Can Amazon Persuade Enough People To Buy Fresh Food Online?

Can Amazon, the company that persuaded people to buy ever more items online, win enough of them over to having their fresh groceries arrive in an Amazon box?

Going full throttle into groceries by announcing a $13.7 billion deal for Whole Foods on Friday, Amazon gets the advantage of using the stores as mini-distribution hubs to deliver items to customers. But online delivery of groceries has been tough to pull off.

Some shoppers worry about the quality of their produce and say they're rather pick their pears themselves. Amazon, though its Prime benefits program has created strong loyalty, has a long way to go before it's a default choice in groceries as it often is for books and electronics. And shoppers may be skittish about having Amazon take over one more element of their shopping experience.

"It's funny. I was just ordering something on Amazon," said Nick Yezierski, a hotel manager who was eating breakfast outside the Whole Foods flagship store in Austin, Texas. "But I don't really buy any home items on Amazon, not anything I put in my body."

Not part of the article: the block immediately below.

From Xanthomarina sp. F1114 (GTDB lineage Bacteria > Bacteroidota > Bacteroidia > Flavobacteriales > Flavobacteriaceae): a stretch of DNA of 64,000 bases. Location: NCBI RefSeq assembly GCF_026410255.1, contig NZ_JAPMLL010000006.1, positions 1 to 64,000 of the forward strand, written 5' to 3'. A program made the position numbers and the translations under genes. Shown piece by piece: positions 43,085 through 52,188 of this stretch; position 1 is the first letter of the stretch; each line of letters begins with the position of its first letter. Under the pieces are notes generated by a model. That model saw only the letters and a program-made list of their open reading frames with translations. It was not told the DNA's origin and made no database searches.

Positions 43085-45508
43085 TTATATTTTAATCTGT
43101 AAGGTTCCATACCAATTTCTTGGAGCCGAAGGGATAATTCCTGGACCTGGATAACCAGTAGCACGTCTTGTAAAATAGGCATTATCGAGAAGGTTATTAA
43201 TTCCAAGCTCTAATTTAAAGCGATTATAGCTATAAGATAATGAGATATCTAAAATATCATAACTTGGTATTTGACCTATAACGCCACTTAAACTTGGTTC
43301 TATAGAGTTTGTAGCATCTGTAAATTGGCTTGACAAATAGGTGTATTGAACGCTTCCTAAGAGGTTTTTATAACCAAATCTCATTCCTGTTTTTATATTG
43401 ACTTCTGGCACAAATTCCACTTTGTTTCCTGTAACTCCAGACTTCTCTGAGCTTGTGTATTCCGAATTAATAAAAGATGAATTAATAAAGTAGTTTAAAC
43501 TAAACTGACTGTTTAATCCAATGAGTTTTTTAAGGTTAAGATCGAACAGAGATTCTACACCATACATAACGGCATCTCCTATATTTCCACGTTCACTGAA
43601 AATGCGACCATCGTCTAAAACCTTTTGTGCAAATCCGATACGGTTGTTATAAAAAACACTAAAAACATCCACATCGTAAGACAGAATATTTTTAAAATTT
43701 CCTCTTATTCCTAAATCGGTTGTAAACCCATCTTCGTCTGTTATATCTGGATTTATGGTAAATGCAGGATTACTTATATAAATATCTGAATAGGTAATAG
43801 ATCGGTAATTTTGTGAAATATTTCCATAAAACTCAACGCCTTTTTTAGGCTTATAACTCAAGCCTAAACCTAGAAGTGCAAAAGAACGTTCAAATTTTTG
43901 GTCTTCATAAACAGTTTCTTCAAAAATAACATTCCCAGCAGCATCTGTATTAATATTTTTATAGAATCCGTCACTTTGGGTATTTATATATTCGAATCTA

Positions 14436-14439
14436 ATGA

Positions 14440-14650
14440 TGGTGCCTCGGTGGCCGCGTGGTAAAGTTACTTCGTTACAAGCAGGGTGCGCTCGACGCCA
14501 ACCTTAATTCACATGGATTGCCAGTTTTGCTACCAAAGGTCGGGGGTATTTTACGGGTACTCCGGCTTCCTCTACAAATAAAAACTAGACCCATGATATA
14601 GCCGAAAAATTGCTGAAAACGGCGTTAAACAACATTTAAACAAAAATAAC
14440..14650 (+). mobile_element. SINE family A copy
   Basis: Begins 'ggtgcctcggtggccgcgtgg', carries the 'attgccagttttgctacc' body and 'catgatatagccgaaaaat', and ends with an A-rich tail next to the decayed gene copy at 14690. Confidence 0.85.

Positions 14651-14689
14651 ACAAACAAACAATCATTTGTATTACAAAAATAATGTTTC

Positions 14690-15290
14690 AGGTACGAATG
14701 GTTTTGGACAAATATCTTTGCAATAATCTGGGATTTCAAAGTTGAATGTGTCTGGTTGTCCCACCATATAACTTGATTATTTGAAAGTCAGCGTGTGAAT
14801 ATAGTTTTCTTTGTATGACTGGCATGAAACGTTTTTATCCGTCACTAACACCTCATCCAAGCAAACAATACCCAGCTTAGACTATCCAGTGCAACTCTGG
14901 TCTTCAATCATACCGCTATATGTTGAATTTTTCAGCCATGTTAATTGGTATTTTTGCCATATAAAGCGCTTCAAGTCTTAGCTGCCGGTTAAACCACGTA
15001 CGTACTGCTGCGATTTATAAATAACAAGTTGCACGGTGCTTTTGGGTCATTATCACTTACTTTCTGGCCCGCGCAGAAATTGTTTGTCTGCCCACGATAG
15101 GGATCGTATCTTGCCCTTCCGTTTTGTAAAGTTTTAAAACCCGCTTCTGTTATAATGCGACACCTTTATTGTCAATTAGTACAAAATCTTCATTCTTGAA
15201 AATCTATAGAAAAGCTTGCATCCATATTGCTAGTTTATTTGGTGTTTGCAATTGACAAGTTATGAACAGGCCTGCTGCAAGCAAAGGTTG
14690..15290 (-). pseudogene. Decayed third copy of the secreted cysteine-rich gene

Peter Belanger of Newington, Connecticut, who was shopping at a Whole Foods in West Hartford, said he didn't think he'd be interested in groceries online. "Most of us like to see what we're buying, and it's a good store, but we just wouldn't buy online," he said. "That's something that doesn't seem to right to me, actually."

In Jackson, Mississippi, 59-year-old Deborah Sullivan says she does order some items online, but when it comes to clothes and food, she prefers to touch and feel the items. Her daughter Bethany Capels agrees and says she likes Whole Foods for the organic fruits she can serve her kids.

"Consumers want to know what they're getting and putting in their bodies," said Madeline Hurley, a senior analyst at...

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